Freshman Ben Yelton proudly waves an American flag outside of RBHS. The stars and stripes represents, among other things, inalienable rights detailed in the Constitution. The Walter Cronkite New Voices Act would expand these rights for students journalists.
As American citizens, we are able to speak, write and believe in what we want. The First Amendment spearheads the iconic Constitution, but some of the powerful rights stated in the document are not always guaranteed.
Different interpretations of the law drastically affects the enforcement of the law. Marvin Overby, American politics professor at the University of Missouri – Columbia, explained the role of the court system in relation to these exceptions
“Freedom of speech and the press has never been considered absolute,” Overby said. “Certain types of expression have usually been held not to enjoy constitutional protection and the federal courts have endorsed all sorts of “time, place, and manner” restrictions.”
One of these exceptions hits particularly close to home. In 1988, the Supreme Court decided in Hazelwood v. Kuhlmeier that a Missouri high school student’s First Amendment rights were not being violated when the school’s principal prohibited the student’s article to be published. Essentially, the decision allowed for schools to censor the work of their students.
The Hazelwood v. Kuhlmeier decision set a powerful precedent throughout the country, and particularly in Missouri. Mo. House Representative, Rep. Elijah Haahr, however, seeks to overturn this precedent through a new bill. The state congressman is sponsoring House Bill 2058, generically known as the Walter Cronkite New Voices Act, which would prohibit school censorship of the bill.
Frank Lomonte, Executive Director of the renowned Student Press Law Center (SPLC), is assisting Haahr in his attempt to pass the bill, and described the impacts, particularly the more freedom granted to student journalists, that the bill would have on students.
“The New Voices Act gives journalism students and advisers at the high-school and college levels an extra layer of protection on top of whatever protection the federal First Amendment offers them,” Lomonte said. “It limits the grounds on which a school or college could censor a student-run publication to speech that is illegal or dangerous — speech that breaks the law or incites people to break the law.”
The new bill, if signed into law, would overrule the precedent set by the High Court’s decision nearly 30 years ago. Overby, however, said the Court was correct in its decision.
“ I believe the majority in this case ruled correctly given the facts of the case. First, since the paper in question was designed principally as a pedagogical tool to teach the journalistic craft, school administrators were entitled to manage its content,” Overby explained. “Second, as the majority noted, the school support for the paper was key. The case was not about whether or not the school had to tolerate the expression of the ideas in the disputed articles . . . . In other words, the Court probably would have protected the rights of the students to talk about these matters . . . but the First Amendment does not require the school to support, print, and publish such material.”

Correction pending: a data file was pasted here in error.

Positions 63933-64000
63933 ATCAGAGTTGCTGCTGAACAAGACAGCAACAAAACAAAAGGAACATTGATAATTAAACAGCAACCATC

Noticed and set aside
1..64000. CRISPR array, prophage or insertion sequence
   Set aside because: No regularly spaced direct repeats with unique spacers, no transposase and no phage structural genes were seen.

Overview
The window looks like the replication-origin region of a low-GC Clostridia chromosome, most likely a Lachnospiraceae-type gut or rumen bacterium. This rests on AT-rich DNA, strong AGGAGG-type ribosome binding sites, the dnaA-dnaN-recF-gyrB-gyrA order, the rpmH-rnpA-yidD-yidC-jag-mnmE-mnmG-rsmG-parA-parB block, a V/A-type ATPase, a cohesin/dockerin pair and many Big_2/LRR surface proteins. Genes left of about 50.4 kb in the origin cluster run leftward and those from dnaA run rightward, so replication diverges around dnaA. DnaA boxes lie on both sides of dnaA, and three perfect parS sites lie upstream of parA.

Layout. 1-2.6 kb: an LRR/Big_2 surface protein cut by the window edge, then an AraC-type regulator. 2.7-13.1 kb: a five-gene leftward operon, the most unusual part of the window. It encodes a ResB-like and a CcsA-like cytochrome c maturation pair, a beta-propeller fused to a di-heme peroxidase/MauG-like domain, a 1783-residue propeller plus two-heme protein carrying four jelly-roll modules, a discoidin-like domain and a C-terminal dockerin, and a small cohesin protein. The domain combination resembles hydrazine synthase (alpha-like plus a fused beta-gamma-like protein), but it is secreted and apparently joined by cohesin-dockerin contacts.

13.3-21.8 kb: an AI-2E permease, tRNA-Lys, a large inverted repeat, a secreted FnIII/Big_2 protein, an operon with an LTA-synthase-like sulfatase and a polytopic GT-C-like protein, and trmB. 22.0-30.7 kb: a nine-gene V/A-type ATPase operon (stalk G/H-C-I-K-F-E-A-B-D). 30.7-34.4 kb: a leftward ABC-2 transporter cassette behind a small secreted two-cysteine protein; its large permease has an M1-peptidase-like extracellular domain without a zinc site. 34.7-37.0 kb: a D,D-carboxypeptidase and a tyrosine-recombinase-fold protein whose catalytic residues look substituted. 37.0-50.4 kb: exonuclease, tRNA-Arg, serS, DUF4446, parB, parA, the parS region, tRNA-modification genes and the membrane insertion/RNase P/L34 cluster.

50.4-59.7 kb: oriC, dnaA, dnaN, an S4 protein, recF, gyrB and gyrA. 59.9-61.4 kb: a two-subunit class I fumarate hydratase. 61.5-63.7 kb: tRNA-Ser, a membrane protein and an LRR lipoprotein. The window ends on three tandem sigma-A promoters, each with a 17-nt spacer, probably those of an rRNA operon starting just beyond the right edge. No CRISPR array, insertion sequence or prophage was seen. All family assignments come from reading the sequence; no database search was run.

On the other hand, Lomonte said Court was incorrect in its decision, as it bestowed a large amount of power to the school.
“The Hazelwood ruling set an unreasonably low bar for schools to justify censorship. It has given schools the belief that they have absolute control over what students write and can censor for any reason,” Lomonte argued. “If the First Amendment means anything, it must mean that citizens have the right to criticize government services and advocate for changes in government policy. But Hazelwood has led to schools repeatedly censoring exactly that speech — speech commenting on the quality of services that students are receiving. Hazelwood simply lacks balance and invites abuse.”
While Lomonte disagrees with the Hazelwood ruling, he feels encouraged by the new opportunities and precedents that would be created by HB 2508.
“Censorship robs journalism of its educational and civic benefits. A censored news publication is frustrating and disempowering for the students who work on it, and it ill-serves the audience by presenting a distorted picture of the facts,” Lomonte said. “New Voices laws give students back the freedom that the Supreme Court took from them to safely discuss issues of social and political importance without fear. It protects the ability to discuss sensitive or controversial issues without retaliation against the student journalists or their teacher, while still leaving the school or college with the authority to respond in the extreme case that speech threatens to actually cause harm.”
Ultimately, Lomonte stated, the purpose of the Walter Cronkite New Voices Act is to provide students a sense of confidence and comfortability, and allow them to successfully complete their duty as student journalists.
“We have seen in other states that, when students know they have the law on their side, their journalism gets better. They have the courage to tackle important issues without fear, and they take the pride of ownership in knowing that the publication really belongs to them,” Lomonte said. “Ultimately, our hope is to make every student newsroom a more rewarding place to teach and learn … A New Voices law will restore some sensible boundaries so that students can bring their community an honest, insider look at how their schools are performing, which is valuable information that readers can’t get anywhere else.”